5. Moody, T.W.; Moreno, P.; Jensen, R.T. Neuropeptides as lung cancer growth factors. Peptides 2015, 72, 106–111. [Google Scholar] [CrossRef] [PubMed]
  6. Benya, R.V.; Kusui, T.; Pradhan, T.K.; Battey, J.F.; Jensen, R.T. Expression and characterization of cloned human bombesin receptors. Mol. Pharmacol. 1995, 47, 10–20. [Google Scholar] [PubMed]
  7. Fathi, Z.; Corjay, M.H.; Shapira, H.; Wada, E.; Benya, R.; Jensen, R.; Viallet, J.; Sausville, E.A.; Battey, J.F. BRS-3: A novel bombesin receptor subtype selectively expressed in testis and lungcarcinoma cells. J. Biol. Chem. 1993, 268, 5979–8594. [Google Scholar] [PubMed]
  8. Jensen, R.T.; Battey, J.F.; Spindel, E.R.; Beny, R.V. International Union of Pharmacology. LXVIII. Mammalian Bombesin Receptors: Nomenclature, Distribution, Pharmacology, Signaling, and Functions in Normal and Disease States. Pharm. Rev. 2008, 60, 1–42. [Google Scholar] [CrossRef]
  9. Moreno, P.; Ramos-Alvarez, I.; Moody, T.W.; Jensen, R.T. Bombesin related peptides/receptors and their promising therapeutic roles in cancer imaging; targeting and treatment. Expert Opin. Ther. Targets 2016, 20, 1055–1073. [Google Scholar] [CrossRef]
  10. Park, H.J.; Kim, S.R.; Kim, M.K.; Choi, K.S.; Jang, H.O.; Yun, I.; Bae, M.-K. Neuromedin B receptor antagonist suppresses tumor angiogenesis and tumor growth in vitro and in vivo. Cancer Lett. 2011, 312, 117–127. [Google Scholar] [CrossRef]
  11. Gonzalez, N.; Moreno, P.; Jensen, R.T. Bombesin receptor subtype 3 as a potential target for obesity and diabetes. Expert Opin. Ther. Targets 2015, 19, 1153–1170. [Google Scholar] [CrossRef]
  12. Zhou, S.; Nissao, E.; Jackson, I.L.; Leong, W.; Dancy, L.; Cuttitta, F.; Vujaskovic, Z.; Sunday, M.E. Radiation-Induced Lung Injury Is Mitigated by Blockade of Gastrin-Releasing Peptide. Am. J. Pathol. 2013, 182, 1248–1254. [Google Scholar] [CrossRef] [PubMed]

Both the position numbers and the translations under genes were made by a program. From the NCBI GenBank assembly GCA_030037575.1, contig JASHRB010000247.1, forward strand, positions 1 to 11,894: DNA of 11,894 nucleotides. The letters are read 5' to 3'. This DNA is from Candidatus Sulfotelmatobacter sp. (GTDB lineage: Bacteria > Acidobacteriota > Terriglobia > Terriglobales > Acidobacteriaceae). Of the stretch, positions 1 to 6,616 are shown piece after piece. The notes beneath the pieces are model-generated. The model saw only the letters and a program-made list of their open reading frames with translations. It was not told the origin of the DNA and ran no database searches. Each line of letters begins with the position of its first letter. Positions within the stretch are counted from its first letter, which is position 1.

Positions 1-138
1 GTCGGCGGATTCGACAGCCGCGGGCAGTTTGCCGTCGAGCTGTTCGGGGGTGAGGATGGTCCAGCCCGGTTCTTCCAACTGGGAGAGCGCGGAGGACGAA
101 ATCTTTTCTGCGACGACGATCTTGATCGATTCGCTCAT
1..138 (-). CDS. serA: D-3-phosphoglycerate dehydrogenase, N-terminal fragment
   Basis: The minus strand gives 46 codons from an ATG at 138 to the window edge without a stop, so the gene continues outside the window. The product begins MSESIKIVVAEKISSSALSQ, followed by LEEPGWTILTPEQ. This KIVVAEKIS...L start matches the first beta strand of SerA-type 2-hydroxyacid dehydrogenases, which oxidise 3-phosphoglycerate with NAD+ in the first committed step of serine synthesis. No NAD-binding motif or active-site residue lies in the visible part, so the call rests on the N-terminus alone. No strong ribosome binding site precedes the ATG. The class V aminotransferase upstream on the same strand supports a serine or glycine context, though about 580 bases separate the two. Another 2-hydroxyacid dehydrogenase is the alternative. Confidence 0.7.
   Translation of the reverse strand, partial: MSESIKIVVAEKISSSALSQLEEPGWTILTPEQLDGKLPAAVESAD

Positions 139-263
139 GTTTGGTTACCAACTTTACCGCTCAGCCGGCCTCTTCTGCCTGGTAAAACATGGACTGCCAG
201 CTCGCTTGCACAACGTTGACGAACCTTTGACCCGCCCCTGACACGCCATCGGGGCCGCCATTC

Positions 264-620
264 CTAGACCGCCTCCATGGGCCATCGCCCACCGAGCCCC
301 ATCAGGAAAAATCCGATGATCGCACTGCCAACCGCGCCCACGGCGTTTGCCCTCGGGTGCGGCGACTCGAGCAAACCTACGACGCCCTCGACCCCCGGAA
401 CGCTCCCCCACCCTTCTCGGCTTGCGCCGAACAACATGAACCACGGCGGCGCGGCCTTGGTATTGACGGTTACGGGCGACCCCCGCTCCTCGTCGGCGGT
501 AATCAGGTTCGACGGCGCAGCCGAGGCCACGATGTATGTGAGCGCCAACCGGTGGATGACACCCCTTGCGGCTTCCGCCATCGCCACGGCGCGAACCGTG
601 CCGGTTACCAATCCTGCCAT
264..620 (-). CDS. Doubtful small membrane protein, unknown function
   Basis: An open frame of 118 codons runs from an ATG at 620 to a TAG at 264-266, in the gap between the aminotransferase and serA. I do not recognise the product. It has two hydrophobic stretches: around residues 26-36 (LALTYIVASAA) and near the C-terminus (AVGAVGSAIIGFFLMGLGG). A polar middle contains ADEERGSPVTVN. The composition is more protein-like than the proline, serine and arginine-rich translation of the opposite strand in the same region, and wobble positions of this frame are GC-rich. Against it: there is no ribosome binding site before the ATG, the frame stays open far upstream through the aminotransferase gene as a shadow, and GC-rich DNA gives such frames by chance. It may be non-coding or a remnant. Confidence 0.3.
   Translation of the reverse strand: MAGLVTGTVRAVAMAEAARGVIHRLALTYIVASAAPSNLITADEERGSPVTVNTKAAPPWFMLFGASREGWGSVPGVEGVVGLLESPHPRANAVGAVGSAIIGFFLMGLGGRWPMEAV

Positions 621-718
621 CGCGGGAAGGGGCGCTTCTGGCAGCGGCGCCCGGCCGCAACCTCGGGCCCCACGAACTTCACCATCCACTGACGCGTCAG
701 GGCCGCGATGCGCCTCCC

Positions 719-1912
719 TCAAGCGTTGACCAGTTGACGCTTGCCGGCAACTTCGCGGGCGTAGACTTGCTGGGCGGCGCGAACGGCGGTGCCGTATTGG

13. Ehling, S.; Fukuyama, T.; Ko, M.C.; Olivry, T.; Bäumer, W. Neuromedin B Induces Acute Itch in Mice via the Activation of Peripheral Sensory Neurons. Acta Derm. Venereol. 2019, 99, 587–593. [Google Scholar] [CrossRef] [PubMed]
  14. Cristau, M.; Devin, C.; Oiry, C.; Chaloin, O.; Amblard, M.; Bernad, N.; Heitz, A.; Fehrentz, J.A.; Martinez, J. Synthesis and Biological Evaluation of Bombesin Constrained Analogues. J. Med. Chem. 2000, 43, 2356–2361. [Google Scholar] [CrossRef] [PubMed]
  15. Gonzalez, N.; Mantey, S.A.; Pradhan, T.K.; Sancho, V.; Moody, T.W.; Coy, D.H.; Jensen, R.T. Characterization of putative GRP- and NMB-receptor antagonist’s interaction with human receptors. Peptides 2009, 30, 1473–1486. [Google Scholar] [CrossRef]
  16. Perez, J.J.; Corcho, F.; Llorens, O. Molecular modeling in the design of peptidomimetics and peptide surrogates. Curr. Med. Chem. 2002, 9, 2209–2229. [Google Scholar] [CrossRef]
  17. Perez, J.J. Designing Peptidomimetics. Curr. Top. Med. Chem. 2018, 18, 566–590. [Google Scholar] [CrossRef]
  18. Ashwood, V.; Brownhill, V.; Higginbottom, M.; Horwell, D.C.; Hughes, J.; Lewthwaite, R.A.; McKnight, A.T.; Pinnock, R.D.; Pritchard, M.C.; Suman-Chauhan, N.; et al. PD 176252-The First High Affinity Non-peptide Gastrin-Releasing Peptide (BB2) Receptor Antagonist. Bioorg. Med. Chem. Lett. 1998, 8, 2589–2594. [Google Scholar] [CrossRef]
  19. Carrieri, A.; Lacivita, E.; Belviso, B.D.; Caliandro, R.; Mastrorilli, P.; Gallo, V.; Niso, M.; Leopoldo, M. Structural determinants in the binding of BB2 receptor ligands: In silico, x-ray and NMR studies in PD176252 analogues. Curr. Top. Med. Chem. 2017, 17, 1599–1610. [Google Scholar] [CrossRef]
  20. Moody, T.W.; Mantey, S.A.; Moreno, P.; Nakamura, T.; Lacivita, E.; Leopoldo, M.; Jensen, R.T. ML-18 is a non-peptide bombesin receptor subtype-3 antagonist which inhibits lung cancer growth. Peptides 2015, 64, 55–61. [Google Scholar] [CrossRef]